Respect is overrated. In fact, at times, it is quite inconsequential. I can think of several nouns I would rather have from someone than the ‘R’ word; peace and love naturally come to mind. Unfortunately, our world is sorely lacking in all three.

When I was younger (much, much younger), I was fond of saying that I would rather my colleagues respect me than like me. And I have always been confident enough in my skills to ensure that my coworkers would do just that: respect me. Boy was I wrong!

For the past year, I have noticed a definite shift in the attitude of my students, collectively as well as individually. There is certainly more bullying and less kindness on display in my classroom. Indeed, I have oftentimes pointed this out to my most unruly classes. The school year is nearly half over and I have finally gotten my students to take me seriously. I’ve had to prove myself over and over again to not only earn their trust, but, yes, their respect as well. But as any teacher of middle school students knows, it’s one step forward, two steps back. And sometimes it’s not my students that are tripping me backwards; it’s my fellow educators.

There are certain male teachers at school who seem to command respect by their mere presence. Something about a deep, throaty voice and a six foot frame that registers with middle school kids. I was always able to put the fear of God in my own children with my “look”, but it never quite worked with this bunch of students. I’ve even ventured to ask my students why they behave for Mr. Down-the-Hall but not for me. I’m not going to tell you their answers, but I’ve come up with a few of my own.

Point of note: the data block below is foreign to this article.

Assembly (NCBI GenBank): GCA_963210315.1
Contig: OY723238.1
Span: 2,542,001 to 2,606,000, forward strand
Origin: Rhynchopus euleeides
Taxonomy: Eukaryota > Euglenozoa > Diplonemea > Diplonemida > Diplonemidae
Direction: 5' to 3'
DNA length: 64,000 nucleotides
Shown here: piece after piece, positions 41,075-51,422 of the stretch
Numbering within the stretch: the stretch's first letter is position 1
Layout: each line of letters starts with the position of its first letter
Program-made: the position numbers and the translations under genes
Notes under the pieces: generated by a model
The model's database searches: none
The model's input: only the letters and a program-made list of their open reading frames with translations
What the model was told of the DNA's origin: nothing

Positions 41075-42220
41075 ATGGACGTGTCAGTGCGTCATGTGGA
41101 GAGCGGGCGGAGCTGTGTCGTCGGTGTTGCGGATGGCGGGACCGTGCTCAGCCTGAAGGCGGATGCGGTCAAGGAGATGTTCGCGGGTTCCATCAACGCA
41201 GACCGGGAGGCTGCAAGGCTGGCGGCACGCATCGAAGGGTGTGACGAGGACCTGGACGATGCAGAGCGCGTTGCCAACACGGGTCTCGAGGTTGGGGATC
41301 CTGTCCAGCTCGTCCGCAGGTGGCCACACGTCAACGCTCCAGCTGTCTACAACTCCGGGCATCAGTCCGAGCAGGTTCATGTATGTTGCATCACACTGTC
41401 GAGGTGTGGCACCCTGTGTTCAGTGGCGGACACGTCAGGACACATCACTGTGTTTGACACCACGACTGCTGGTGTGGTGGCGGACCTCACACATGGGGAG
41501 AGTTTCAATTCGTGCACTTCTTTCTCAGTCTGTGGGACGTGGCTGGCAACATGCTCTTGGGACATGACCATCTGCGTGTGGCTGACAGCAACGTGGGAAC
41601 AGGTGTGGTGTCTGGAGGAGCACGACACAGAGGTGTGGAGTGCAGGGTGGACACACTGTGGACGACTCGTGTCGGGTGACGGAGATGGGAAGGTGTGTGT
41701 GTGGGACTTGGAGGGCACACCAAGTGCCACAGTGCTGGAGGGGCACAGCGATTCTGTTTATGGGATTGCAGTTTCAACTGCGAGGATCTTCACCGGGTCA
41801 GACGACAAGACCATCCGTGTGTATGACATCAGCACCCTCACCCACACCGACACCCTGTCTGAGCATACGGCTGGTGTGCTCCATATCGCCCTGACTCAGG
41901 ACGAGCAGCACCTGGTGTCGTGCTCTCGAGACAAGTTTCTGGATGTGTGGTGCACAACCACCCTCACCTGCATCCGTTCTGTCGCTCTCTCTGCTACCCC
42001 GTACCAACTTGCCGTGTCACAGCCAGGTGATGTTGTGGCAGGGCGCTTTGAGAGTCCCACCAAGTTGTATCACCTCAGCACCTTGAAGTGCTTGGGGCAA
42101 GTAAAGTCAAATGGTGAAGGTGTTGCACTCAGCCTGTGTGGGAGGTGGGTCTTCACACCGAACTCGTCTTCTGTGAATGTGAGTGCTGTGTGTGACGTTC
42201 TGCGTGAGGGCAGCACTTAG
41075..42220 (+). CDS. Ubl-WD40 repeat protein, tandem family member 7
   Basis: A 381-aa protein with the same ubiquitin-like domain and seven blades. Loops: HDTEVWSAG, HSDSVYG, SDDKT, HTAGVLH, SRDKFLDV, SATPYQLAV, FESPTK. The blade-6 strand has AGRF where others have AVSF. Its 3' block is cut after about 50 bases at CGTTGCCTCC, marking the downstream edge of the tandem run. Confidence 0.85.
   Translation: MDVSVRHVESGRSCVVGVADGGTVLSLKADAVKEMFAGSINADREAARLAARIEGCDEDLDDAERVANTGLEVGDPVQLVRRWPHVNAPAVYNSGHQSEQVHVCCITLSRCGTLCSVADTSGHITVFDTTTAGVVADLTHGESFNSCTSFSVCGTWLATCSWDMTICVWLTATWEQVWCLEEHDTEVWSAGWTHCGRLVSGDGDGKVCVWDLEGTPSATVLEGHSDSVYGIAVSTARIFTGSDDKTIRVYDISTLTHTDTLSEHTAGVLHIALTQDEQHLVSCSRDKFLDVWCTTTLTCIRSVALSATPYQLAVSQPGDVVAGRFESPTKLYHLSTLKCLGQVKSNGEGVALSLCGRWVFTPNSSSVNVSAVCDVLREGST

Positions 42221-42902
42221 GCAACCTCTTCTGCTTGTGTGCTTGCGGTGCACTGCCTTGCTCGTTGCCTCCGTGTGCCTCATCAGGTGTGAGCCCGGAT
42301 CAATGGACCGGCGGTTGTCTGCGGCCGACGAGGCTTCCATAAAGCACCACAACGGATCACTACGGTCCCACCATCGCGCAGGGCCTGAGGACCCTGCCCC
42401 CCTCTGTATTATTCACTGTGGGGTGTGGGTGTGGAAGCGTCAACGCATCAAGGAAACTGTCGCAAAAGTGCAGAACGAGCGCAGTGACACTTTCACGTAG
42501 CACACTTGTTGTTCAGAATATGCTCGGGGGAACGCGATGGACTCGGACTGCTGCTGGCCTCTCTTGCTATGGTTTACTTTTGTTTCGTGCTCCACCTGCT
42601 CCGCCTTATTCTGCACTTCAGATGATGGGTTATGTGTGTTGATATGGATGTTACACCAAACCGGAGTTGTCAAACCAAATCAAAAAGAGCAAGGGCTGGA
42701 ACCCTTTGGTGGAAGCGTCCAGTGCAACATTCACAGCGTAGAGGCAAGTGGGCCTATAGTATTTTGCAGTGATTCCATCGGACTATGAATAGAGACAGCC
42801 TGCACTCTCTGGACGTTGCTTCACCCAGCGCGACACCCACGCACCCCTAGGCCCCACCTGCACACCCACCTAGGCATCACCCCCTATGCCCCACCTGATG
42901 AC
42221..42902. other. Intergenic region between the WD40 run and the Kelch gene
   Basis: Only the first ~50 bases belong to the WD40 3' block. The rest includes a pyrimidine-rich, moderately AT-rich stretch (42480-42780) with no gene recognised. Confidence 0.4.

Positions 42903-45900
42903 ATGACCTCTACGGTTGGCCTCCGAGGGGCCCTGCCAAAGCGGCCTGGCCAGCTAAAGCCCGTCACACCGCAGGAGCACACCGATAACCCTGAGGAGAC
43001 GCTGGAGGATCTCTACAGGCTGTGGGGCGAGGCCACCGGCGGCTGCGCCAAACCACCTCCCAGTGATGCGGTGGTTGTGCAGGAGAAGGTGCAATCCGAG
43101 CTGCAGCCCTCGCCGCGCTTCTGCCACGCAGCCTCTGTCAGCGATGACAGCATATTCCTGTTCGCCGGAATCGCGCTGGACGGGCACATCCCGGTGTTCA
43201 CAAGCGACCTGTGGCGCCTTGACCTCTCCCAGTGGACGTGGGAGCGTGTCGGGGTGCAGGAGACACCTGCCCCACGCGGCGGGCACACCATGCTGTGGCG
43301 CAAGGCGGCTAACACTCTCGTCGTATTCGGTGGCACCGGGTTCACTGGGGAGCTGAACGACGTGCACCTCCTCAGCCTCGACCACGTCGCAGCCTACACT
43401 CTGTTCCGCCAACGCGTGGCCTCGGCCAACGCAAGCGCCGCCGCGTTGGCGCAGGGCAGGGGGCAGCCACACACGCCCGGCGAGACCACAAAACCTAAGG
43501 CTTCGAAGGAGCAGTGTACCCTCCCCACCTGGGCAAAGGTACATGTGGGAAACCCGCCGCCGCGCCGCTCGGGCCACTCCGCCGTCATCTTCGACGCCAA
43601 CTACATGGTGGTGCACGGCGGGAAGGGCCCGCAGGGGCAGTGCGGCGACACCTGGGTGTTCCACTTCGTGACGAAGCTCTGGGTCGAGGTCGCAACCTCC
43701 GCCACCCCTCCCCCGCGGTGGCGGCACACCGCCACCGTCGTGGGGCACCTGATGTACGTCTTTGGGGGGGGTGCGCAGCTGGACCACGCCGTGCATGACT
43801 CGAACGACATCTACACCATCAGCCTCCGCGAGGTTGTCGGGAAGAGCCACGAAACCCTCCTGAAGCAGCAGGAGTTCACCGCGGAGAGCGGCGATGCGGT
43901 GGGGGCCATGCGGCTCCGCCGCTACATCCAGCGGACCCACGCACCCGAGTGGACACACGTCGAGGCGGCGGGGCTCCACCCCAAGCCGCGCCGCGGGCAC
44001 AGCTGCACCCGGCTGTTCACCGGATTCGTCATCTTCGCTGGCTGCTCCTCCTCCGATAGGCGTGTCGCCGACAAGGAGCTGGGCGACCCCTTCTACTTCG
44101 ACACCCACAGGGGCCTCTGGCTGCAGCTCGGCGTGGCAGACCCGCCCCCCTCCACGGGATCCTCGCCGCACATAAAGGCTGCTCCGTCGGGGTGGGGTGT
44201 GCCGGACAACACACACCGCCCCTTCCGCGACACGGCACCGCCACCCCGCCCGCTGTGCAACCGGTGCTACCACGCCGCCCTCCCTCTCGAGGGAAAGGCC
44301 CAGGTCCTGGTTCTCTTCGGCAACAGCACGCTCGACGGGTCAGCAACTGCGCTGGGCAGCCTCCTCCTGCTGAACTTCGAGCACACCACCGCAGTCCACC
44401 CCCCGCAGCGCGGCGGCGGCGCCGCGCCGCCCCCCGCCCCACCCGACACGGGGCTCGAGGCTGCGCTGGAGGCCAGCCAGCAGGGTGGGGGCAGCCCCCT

We live in a male dominated society. Like it or not, men are valued more than women. I try to not let that bother me, but it does. It especially bothers me when Mr. Down-the-Hall undermines my authority in front of my students. Instead of accusing me of dismissing my students before the bell rings, why can’t Mr. Down-the-Hall wait until there are no students around, mine or his, and ask me what happened that my students left early? Why? Because if Mr. Down-the-Hall had waited to ask me what happened, instead of accusing me of letting my students out early, I would have told him that as soon as I turned my back, my students (all but two) rushed the door and were halfway to the bus before I even knew they were gone.